Are you struggling to feel and function well?
Are you feeling depleted, defeated, discouraged or chronically empty?
Have you been withdrawing from loved ones, feeling too emotionally drained to connect with others?
Do you have trouble concentrating, being productive or completing basic tasks?
Do you wake up feeling exhausted and dreading the day?
Living with adult depression can be a painful and isolating experience. Adult depression can make it difficult to experience joy, complete day-to-day tasks and to engage with the people in your life, even those closest to you. Eating and sleeping patterns can be disrupted, and self-medicating behaviors – such as using drugs or alcohol, shopping excessively or turning to food to self-soothe – can develop. When you’re depressed, a deep sense of isolation may encompass you, and feelings of guilt, shame and self-criticism can also ensue. It’s common for people struggling with depression to blame themselves for feeling so miserable, which can lead to further isolation and self-judgment, creating a downward spiral into despair.
Many people struggle with depression.
We all experience setbacks throughout life, which can trigger depression-like symptoms. In times of high stress or grief, it’s normal to feel frustrated, overwhelmed or really sad. How we handle these setbacks, however, is influenced by our support systems, personal resilience coping skills and general mental and physical health. While some people can bounce back from setbacks with relative ease, others find it more difficult. If feelings of extreme sadness and a sense of hopelessness persist, you may be experiencing depression.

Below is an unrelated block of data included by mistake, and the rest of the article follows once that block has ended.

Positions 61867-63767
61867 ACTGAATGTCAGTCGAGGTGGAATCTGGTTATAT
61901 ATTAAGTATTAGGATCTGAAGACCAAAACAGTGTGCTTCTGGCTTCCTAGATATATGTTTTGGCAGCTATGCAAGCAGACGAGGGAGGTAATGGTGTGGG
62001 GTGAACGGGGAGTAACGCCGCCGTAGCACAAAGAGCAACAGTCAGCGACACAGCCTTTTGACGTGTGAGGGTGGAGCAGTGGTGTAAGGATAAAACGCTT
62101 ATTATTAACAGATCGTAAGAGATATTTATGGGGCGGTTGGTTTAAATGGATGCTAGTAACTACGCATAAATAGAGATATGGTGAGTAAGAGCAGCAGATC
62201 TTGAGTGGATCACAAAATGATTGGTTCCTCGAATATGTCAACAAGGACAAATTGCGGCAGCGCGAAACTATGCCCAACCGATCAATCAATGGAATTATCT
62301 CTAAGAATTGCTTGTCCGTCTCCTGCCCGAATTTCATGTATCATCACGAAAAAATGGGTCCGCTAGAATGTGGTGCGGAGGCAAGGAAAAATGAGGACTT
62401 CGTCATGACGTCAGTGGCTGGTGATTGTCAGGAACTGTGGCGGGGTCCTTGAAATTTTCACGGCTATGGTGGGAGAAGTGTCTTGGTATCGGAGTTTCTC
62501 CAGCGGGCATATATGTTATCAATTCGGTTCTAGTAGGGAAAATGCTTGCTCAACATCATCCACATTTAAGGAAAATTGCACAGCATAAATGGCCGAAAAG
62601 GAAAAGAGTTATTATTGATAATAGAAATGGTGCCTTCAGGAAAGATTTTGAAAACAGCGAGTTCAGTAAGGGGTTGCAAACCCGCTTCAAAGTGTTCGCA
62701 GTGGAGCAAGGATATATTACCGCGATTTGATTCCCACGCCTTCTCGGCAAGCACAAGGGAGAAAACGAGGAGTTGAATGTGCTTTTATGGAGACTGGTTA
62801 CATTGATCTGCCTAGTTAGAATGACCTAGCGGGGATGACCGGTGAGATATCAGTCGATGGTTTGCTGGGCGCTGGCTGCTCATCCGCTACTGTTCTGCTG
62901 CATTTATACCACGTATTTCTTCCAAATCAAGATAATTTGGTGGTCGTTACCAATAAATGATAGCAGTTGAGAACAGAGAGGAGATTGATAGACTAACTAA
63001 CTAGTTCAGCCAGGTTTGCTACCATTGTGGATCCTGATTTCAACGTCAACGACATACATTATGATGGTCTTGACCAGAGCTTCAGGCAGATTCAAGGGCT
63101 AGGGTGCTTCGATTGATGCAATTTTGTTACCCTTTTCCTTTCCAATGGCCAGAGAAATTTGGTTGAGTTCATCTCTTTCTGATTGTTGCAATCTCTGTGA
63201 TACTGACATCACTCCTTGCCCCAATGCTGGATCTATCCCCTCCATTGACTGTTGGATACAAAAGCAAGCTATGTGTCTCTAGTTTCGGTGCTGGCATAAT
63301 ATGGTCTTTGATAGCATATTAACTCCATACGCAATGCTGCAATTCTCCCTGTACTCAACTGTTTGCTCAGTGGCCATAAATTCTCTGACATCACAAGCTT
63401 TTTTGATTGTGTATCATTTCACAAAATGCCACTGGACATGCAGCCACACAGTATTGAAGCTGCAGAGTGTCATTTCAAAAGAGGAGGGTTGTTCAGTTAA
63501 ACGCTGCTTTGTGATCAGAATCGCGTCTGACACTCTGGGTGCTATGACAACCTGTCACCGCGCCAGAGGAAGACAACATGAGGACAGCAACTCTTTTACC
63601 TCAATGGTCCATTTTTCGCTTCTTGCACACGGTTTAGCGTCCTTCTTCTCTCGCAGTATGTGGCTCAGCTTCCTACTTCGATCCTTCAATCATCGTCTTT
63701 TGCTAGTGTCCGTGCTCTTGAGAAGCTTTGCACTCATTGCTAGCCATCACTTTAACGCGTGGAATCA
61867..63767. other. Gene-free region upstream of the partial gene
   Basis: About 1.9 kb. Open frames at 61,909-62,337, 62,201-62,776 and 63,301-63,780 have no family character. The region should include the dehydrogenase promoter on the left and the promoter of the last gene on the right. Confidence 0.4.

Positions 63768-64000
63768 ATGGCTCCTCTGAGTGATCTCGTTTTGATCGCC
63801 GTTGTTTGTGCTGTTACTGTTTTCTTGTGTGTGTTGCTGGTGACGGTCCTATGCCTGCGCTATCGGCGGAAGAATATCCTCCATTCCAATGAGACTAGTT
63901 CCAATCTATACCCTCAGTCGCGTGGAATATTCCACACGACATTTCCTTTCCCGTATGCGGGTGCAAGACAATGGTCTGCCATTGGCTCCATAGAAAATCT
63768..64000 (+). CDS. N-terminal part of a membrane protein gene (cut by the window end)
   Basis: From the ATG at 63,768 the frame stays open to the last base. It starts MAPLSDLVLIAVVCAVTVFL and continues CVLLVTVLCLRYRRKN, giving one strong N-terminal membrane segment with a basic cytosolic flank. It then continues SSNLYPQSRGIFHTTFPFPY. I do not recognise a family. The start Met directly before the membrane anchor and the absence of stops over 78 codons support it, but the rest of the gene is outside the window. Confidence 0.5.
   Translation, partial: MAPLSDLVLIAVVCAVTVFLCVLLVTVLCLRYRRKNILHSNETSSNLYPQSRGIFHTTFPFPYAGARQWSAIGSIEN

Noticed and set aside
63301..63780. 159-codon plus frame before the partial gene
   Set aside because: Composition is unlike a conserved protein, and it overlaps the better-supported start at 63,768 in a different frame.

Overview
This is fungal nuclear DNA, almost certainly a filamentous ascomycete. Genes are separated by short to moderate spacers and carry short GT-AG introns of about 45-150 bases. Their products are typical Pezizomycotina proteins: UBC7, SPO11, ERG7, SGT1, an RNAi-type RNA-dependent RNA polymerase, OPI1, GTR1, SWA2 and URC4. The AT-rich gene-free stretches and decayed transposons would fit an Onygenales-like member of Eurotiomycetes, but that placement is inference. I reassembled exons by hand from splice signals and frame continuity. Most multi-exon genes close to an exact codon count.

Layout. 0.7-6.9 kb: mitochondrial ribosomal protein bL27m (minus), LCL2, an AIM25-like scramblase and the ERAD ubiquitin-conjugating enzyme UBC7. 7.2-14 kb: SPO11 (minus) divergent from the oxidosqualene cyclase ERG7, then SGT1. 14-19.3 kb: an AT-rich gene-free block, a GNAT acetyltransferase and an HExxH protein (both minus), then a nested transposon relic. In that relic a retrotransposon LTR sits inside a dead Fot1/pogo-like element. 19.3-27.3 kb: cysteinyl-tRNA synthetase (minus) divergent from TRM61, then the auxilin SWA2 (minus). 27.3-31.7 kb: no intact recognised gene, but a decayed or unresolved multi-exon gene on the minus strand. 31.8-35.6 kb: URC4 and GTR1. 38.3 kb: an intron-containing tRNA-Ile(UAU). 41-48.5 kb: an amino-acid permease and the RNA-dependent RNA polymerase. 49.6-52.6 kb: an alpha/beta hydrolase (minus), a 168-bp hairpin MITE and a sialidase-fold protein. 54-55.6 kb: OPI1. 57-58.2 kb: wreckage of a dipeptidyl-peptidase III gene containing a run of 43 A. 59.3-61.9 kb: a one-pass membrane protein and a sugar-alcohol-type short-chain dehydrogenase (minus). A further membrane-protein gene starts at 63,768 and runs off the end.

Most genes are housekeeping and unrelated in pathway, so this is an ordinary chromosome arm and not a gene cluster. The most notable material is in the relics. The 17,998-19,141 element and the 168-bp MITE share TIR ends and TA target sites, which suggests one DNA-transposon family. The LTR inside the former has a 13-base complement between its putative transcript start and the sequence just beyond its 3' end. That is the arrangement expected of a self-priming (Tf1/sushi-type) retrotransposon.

The spectrum of adult depression symptoms and severity is wide and its causes are many. Major life transitions, trauma, hormones, illnesses or genetics can be factors of depression. The depression experience varies among individuals and can be manifested as an ongoing sense of the “blues,” chronic irritability and moodiness, or a deep hopelessness that makes it impossible to get out of bed or leave the house. The good news, however, is that regardless of severity or symptoms, there are many therapeutic and medical approaches that can help mitigate depression symptoms, so that you can feel better and be more engaged in your life.
Therapy can help you discover hope, pleasure and personal fulfillment.
Talking with a trained mental health professional, who is experienced and truly understands depression, can provide you with much relief. When in the throes of depression, many individuals develop tunnel vision and feel trapped. Your therapist can help you gain fresh perspectives and provide you with behavioral strategies that can help eliminate self-destructive patterns. In your counseling sessions, you can begin to identify and address depression symptoms, learn ways to take better care of yourself and those who depend on you, and learn how to live your life in more constructive and empowering ways.